Figure 2: Bisque fired and now what?

My figure has come out the bisque firing with no real visible cracks. What a relief. Now I've hot two large figures and have to decide on how the glaze them. As my tests run parallel to my making I may have an idea of how to glaze the big pieces but meanwhile the test open up new possibilities.

Well, here is figure 2:

The clay body at this stage still retains a pinkish look. This will go away in bisque firing when it fires to a higher temperature. Next I have painted a localised wax resist. I intend these areas to remain unglazed. They should remain matt and contrast nicely with the glossy clear glaze I intend on applying.

Picking out and masking out these areas is another design process takes quite a lot of looking, visualising and decision making. It isn't just a question of the visual impact but will also have a tactile impact.

The clear glaze I'm planning on using is from the book 'Potter's Guide to Ceramic Surfaces' by Jo Connell (London: 2011).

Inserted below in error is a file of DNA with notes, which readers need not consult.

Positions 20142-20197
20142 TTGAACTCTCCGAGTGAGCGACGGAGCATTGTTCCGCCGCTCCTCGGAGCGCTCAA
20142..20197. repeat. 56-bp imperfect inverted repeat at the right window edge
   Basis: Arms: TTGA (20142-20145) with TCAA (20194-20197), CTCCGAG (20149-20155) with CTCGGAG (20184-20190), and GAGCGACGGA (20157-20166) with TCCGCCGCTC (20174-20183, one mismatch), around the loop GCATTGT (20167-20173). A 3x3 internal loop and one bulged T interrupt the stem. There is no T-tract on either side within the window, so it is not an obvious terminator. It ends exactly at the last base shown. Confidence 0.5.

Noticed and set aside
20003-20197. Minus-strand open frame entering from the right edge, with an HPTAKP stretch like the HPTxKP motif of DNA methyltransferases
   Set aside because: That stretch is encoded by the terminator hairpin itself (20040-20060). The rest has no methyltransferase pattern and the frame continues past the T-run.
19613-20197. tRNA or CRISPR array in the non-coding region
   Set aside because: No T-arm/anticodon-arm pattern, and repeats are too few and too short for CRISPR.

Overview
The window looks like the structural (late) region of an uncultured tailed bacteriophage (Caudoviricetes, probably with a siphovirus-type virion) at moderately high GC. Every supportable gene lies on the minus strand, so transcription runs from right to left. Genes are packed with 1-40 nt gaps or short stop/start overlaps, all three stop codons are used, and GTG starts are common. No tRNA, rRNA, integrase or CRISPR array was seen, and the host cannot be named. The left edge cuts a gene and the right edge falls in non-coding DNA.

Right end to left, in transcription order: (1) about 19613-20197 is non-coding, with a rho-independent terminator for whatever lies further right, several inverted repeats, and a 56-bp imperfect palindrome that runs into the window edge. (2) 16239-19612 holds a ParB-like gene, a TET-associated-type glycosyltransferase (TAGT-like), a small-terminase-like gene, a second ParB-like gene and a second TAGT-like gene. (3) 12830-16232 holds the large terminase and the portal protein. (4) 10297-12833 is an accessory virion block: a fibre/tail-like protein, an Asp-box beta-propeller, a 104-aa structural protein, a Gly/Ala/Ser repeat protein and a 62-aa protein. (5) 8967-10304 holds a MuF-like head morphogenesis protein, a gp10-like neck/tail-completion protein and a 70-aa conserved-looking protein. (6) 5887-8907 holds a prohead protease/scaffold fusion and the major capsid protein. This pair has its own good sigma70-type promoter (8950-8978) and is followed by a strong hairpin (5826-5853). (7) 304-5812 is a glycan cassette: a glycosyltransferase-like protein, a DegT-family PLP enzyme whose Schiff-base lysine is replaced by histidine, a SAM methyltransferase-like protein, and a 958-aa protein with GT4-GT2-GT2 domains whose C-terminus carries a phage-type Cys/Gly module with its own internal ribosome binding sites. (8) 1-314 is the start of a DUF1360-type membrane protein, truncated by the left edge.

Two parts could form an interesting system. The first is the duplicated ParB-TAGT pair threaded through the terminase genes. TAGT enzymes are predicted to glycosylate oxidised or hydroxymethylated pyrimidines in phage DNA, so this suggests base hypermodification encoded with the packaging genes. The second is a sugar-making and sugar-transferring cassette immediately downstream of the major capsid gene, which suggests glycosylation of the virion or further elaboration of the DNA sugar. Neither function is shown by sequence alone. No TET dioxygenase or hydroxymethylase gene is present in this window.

Stoneware Glaze (1250°c): Clear Gloss Glaze

Potash Feldspar 30%

Flint 28%

Whiting 15%

Barium Carbonate 10%

China Clay 10%

Zinc Oxide 4%

Talc 3%

I've tried it and it is a very clear and shiny s/w glaze.

This my test tile using the same clay as used for this figure, i.e. Valentine Clay's PF700G White Stoneware Porcelain gorged. It softened over the shellacked textures and the exposed grog. It has a very slight greenish tint.

The only draw back is that on some clays it has a very fine crackle. I quite like this as it breaks up its perfection and relates back to a handmade quality, which is beautiful as it defies total machine made perfection. Well, so goes the theory at the moment. I'm still slightly hesitant but it needs to done!

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